Criminal law consolidation Acts 1861

From Wikipedia, the free encyclopedia
Jump to: navigation, search

The criminal law consolidation Acts 1861 (24 & 25 Vict. cc. 94 - 100) were Acts of the Parliament of the United Kingdom. They consolidated provisions from a large number of earlier statutes which were then repealed. Their purpose was to simplify the criminal law. There were six consolidation Acts and a further Act which effected consequential repeals.

They are essentially revised versions of an earlier set of consolidation Acts, commonly known as Peel's Acts, incorporating subsequent statutes.

They were drafted by Charles Sprengel Greaves.

List of the Acts[edit]

The Accessories and Abettors Act 1861 c. 94
The Criminal Statutes Repeal Act 1861 c. 95
The Larceny Act 1861 c. 96
The Malicious Damage Act 1861 c. 97
The Forgery Act 1861 c. 98
The Coinage Offences Act 1861 c. 99
The Offences against the Person Act 1861 c. 100

Of these statutes, the Criminal Statutes Repeal Act, the Larceny Act and the Coinage Offences Act have been repealed in England and Wales. The majority of the provisions of Accessories and Abettors Act, the Malicious Damage Act and the Forgery Act have been repealed and the last two have been practically superseded by codification Acts. However, the bulk of the Offences Against the Person Act remains in force.

Interpretation[edit]

Internal evidence of meaning by comparison of enactments

In his commentary on these Acts,[1] their draftsman said:

If any question should arise in which any comparison may be instituted between different sections of any one or several of these Acts, it must be carefully borne in mind in what manner these Acts were framed. None of them was re-written; on the contrary, each contains enactments taken from different Acts passed at different times and with different views, and frequently varying from each other in phraseology, and ... these enactments, for the most part, stand in these Acts with little or no variation in their phraseology, and, consequently, their differences in that respect will be found generally to remain in these Acts. It follows, therefore, from hence, that any argument as to a difference in the intention of the legislature, which may be drawn from a difference in the terms of one clause from those in another, will be entitled to no weight in the construction of such clauses; for that argument can only apply with force where an Act is framed from beginning to end with one and the same view, and with the intention of making it thoroughly consistent throughout.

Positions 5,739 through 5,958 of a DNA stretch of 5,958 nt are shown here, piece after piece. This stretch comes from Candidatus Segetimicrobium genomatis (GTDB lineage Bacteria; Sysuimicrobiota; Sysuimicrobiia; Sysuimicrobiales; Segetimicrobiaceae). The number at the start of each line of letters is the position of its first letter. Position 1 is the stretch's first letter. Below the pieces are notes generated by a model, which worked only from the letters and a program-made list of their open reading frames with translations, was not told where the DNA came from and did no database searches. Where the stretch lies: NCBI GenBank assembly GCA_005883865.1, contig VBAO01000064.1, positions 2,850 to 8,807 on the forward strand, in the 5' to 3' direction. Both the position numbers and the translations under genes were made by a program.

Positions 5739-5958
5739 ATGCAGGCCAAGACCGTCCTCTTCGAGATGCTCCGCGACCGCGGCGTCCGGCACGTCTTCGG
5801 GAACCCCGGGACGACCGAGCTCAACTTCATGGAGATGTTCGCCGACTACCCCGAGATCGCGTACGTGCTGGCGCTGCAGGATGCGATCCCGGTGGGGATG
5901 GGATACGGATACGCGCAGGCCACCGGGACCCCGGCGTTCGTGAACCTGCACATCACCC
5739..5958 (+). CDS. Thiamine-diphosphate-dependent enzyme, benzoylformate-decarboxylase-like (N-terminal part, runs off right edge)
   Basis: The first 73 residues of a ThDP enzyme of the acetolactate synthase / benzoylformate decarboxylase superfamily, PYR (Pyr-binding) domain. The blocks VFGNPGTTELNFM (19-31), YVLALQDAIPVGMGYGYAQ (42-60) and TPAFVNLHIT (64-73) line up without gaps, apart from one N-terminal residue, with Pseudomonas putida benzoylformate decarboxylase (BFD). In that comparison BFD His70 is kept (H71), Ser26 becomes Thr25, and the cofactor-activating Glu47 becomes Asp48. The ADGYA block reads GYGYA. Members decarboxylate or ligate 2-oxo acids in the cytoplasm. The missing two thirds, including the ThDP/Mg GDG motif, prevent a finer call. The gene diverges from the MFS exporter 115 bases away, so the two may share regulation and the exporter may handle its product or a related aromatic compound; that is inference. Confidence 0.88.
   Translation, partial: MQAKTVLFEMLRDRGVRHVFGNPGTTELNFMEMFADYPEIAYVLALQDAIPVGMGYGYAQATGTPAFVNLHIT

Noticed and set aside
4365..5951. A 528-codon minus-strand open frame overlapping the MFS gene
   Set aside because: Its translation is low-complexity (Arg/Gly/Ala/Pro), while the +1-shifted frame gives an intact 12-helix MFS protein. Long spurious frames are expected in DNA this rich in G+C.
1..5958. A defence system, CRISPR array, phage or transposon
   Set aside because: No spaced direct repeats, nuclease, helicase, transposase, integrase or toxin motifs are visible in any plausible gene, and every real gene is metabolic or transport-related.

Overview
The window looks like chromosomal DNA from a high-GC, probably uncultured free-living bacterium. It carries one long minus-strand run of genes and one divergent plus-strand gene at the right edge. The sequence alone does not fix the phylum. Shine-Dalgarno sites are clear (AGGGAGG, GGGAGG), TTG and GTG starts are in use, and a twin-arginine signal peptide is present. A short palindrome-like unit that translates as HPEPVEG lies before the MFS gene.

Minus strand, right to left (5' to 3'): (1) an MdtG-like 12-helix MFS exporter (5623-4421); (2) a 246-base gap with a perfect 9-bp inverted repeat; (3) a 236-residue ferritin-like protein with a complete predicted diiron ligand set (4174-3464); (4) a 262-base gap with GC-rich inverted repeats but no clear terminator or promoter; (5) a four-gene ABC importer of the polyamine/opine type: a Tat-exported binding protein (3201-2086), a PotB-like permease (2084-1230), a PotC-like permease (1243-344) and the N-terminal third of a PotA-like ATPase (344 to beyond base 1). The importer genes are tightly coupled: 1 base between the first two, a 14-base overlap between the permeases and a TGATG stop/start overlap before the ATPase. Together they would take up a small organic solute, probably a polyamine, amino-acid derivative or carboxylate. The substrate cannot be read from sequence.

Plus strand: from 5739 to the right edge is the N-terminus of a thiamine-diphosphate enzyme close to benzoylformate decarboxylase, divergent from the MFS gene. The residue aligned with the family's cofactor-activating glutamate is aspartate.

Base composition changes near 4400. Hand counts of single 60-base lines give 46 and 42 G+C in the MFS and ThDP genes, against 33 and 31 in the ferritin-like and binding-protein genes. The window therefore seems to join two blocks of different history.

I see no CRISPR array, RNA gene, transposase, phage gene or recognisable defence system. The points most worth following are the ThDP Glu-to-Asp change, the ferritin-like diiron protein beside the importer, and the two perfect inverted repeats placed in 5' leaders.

This passage was cited and approved by Lord Steyn in R v. Burstow, R v. Ireland [1998] 1 Cr App Rep 177, [1997] 3 WLR 534, [1998] AC 147, [1997] UKHL 34, [1997] 4 All ER 225, (24 July 1997) (this case related to the significance of the appearance of "cause" and "inflict" respectively in sections 18 and 20 of the Offences against the Person Act 1861).

Common features[edit]

Short titles

None of these Acts was originally provided with a short title. The short titles were conferred by the Short Titles Act 1896.

Passage through Parliament[edit]

Derivative legislation[edit]

The Canadian criminal law consolidation Acts of 1869 were based on the criminal law consolidation Acts 1861, and taken almost textually from them.[2]

The Tasmanian Acts 27 Vict. Nos. 5 - 10 were framed from the Imperial Acts 24 & 25 Vict c 94 and cc 96 - 100.[3]

References[edit]

  1. ^ Greaves. The Criminal Law Consolidation and Amendment Acts, 2nd edition, 1862, pp. 3-4
  2. ^ Henri Elzéar Taschereau. The Criminal Law Consolidation and Amendment Acts of 1869, 32 - 33 Vict, for the Dominion of Canada. Volume I. Printed by the Lovell Printing and Publishing Company. Montreal. 1874. Pages iii and iv.
  3. ^ Charles A W Rocher. The Tasmanian Criminal Law Consolidation and Amendment Acts of the 27th Victoria. J Walch & Sons. Hobart Town and Launceston. Tasmania. Simpkin, Marshall & Co. London. 1864. Page x.